Fire, predators and the endangered northern bettong
Research in Brief
The northern bettong is only found in a tiny section of Queensland’s wet tropics, and has declined severely in range in the past decade. It now persists in just two locations, one of which may only hold a very small population.
Recovery of northern bettongs is hindered by a lack of certainty about threats and how to manage them. The research team will experimentally test how bettongs respond to the two factors suspected to be most important to persistence: fire regimes, and their interaction with food and feral cat predation.
Data from this project will guide management actions by the recovery team and QPWS for conservation of northern bettongs. Dry sclerophyll forest and creeks towards the western side of the Lamb Range, near Cairns. Photos: Chris Pocknee Why is the research needed?
The northern bettong has only a very small habitat in two locations in Queensland’s wet tropics, and its numbers are very low. Most of the surviving bettongs live on QPWS-managed land.
The research is necessary due to a lack of certainty about the threats to northern bettongs, and will fill gaps in understanding about the role of fire and predation by cats. Scientific evidence to support fire management is based on a single experimental fire in 1995, and cats are not actively managed in the Lamb Range, the larger of the two bettong habitats.
Land managers need evidence-based advice on the best ways to manage fire and cats in order to support the persistence and recovery of the northern bettong. Dry sclerophyll forest and creeks towards the western side of the Lamb Range, near Cairns. Photos: Chris Pocknee How will the research help?
Manipulative fire experiments will show how different fire regimes affect movements and habitat use on a landscape scale, including how fire affects nesting and foraging of northern bettongs. Experiments will clarify how alternative burning regimes affect survival of young, and food abundance, especially truffles. These are underground fungi, which form most of the specialist diet of this species.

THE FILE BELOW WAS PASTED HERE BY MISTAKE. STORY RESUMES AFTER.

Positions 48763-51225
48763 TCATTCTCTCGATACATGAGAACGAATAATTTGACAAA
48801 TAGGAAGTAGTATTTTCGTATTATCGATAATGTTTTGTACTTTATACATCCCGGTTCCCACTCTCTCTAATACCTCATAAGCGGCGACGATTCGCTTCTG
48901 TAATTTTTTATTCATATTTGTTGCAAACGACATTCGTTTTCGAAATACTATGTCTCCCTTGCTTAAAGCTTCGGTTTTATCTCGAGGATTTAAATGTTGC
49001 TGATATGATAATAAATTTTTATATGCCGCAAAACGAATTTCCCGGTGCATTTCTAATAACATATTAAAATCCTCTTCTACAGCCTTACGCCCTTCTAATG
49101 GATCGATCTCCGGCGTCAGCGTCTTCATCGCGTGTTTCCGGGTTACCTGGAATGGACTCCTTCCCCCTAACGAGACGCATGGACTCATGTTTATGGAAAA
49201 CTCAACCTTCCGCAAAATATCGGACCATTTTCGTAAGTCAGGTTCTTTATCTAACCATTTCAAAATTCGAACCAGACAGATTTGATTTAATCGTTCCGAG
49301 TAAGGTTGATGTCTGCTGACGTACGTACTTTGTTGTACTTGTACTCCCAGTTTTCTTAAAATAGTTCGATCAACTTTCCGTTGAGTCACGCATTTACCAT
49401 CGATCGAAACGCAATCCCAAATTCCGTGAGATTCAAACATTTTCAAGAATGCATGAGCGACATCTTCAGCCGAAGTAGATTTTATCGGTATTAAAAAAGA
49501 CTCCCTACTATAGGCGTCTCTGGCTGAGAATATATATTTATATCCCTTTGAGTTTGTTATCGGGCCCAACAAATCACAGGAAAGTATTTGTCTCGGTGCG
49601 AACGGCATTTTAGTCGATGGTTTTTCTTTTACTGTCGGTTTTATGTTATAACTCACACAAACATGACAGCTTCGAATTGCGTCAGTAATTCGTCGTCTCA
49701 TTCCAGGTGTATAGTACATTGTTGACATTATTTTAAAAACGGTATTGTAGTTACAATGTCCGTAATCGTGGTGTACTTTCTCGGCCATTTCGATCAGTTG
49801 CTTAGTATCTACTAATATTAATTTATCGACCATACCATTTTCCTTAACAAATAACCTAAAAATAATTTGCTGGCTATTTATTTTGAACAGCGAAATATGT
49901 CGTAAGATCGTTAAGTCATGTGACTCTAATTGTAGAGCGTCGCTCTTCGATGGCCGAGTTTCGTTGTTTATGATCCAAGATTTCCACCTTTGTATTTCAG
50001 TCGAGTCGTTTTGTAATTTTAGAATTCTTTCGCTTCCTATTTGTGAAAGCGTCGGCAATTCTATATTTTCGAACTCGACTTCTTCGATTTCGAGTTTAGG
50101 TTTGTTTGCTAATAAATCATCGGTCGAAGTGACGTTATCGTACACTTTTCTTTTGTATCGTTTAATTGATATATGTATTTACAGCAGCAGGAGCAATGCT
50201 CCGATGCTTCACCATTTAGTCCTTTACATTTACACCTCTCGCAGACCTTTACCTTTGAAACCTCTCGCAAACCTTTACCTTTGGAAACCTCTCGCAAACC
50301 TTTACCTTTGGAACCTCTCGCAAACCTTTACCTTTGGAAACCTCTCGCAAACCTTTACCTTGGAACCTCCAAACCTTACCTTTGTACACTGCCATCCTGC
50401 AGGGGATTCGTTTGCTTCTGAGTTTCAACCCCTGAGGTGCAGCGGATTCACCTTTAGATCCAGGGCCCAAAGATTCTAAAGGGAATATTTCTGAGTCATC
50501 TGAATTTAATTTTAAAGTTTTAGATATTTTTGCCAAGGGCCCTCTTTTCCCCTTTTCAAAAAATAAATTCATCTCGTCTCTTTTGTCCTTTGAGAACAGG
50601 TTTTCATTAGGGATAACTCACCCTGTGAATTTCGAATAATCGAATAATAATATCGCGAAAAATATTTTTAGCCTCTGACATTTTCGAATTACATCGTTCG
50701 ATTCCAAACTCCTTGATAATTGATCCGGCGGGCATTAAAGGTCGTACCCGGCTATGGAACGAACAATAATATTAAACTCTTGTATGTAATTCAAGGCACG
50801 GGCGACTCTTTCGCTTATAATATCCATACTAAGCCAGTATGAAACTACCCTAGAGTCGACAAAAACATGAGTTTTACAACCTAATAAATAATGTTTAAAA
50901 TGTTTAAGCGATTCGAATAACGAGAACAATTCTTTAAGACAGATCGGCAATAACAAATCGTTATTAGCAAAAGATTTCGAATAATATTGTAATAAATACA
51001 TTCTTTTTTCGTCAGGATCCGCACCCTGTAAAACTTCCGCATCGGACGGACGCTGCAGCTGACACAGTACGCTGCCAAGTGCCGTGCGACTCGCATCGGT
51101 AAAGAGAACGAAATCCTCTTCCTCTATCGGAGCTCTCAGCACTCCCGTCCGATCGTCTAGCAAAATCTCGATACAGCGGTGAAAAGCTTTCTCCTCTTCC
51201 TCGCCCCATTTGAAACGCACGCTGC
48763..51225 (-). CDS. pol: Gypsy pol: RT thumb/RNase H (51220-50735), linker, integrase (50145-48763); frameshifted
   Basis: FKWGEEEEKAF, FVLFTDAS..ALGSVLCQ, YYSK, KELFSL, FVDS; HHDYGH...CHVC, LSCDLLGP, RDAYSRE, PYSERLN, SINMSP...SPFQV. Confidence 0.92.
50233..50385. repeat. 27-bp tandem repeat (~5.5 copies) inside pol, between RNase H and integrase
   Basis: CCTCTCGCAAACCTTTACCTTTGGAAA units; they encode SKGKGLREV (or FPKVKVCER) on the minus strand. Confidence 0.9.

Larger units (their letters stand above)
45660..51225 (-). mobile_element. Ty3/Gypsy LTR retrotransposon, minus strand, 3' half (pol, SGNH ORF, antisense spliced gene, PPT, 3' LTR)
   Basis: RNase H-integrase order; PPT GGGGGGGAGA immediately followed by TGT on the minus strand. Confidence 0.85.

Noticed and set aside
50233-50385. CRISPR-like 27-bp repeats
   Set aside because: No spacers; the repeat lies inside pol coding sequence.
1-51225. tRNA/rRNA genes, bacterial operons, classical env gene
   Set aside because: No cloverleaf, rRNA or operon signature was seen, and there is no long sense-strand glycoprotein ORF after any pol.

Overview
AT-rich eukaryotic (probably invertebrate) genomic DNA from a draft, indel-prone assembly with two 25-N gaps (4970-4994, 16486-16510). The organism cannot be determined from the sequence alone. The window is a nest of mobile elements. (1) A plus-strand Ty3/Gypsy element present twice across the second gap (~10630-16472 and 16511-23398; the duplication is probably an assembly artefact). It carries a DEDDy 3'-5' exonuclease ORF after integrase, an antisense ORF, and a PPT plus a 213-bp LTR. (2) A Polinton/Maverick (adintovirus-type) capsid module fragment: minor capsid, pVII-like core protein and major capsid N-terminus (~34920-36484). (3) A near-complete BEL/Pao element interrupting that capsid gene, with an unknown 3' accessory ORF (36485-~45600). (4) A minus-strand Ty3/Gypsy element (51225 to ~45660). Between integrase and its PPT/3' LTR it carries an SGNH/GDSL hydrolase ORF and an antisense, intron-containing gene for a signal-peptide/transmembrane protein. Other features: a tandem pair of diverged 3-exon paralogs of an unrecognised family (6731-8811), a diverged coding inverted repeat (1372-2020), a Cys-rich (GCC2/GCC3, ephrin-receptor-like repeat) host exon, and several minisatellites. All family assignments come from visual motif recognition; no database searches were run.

The fire experiment will directly test recommendations from the recently completed Queensland Government-led “Guidelines for fire management in northern bettong habitat”. This will enable the project team to provide evidence to support its recommendations or to propose alternative recommendations.
QPWS, as the key implementer, will be able to rapidly disseminate information and specialist knowledge to land managers responsible for the greater part of the Northern Bettong habitat. The other key partners, such as the Australian Wildlife Conservancy, are also landholders of bettong habitat. This means that the benefits delivered by the project will not be restricted to the Lamb Range or a single tenure.
The level of cat predation on northern bettongs and how it is influenced by alternative fire regimes is little understood at present. Fire experiments will determine whether fires affect where cats hunt and how successfully. This will be determined with camera trapping and analysis of gut content pre-and post-fire. What research activities are being undertaken?
The project will experimentally test prospective fire regimes in the Lamb Range in northern Queensland.
Project activities include:
- Replicated early dry season versus late dry season fire treatments at a scale based on previous studies of bettong home range and habitat use. This will provide evidence on the importance of burn patchiness, scale, intensity, and the level of cover remaining post-burn necessary for northern bettongs.
- Camera traps pre- and post-fire to test whether cats are attracted to these fire scars and to determine the best locations to set cat traps. Cats will be trapped and euthunased to assess their diet pre- and post-fire diets.
The project builds on existing work by the northern bettong research group and partners over the past three years. It also links directly with current research in project 1.3 ‘Decision-support for managing interactions between fire, predators and herbivores for the persistence of threatened mammals in fire-prone landscapes’ at the University of Melbourne and UNSW.
Dry sclerophyll forest and creeks towards the western side of the Lamb Range, near Cairns. Photos: Chris Pocknee
Who is involved?
The research is being led by The University of Queensland, working closely with the Queensland Parks and Wildlife Service. It was developed in consultation with the Northern Bettong Recovery Group, which includes members from Queensland Parks and Wildlife Service, the Wet Tropics Management Authority, WWF Australia, the Australian Wildlife Conservancy, Bush Heritage and Terrain NRM.
Where is the research happening?
The research will take place in northern Queensland, predominantly in Davies Creek National Park, which covers part of the Lamb Range, in the wet tropics west of Cairns.
When is the research happening?
The project will run for three years from 2018 to 2021.
For more information please contact:
Diana Fisher - email@example.com
Top image: A northern bettong wearing a GPS collar. Photo: AWC/QPWS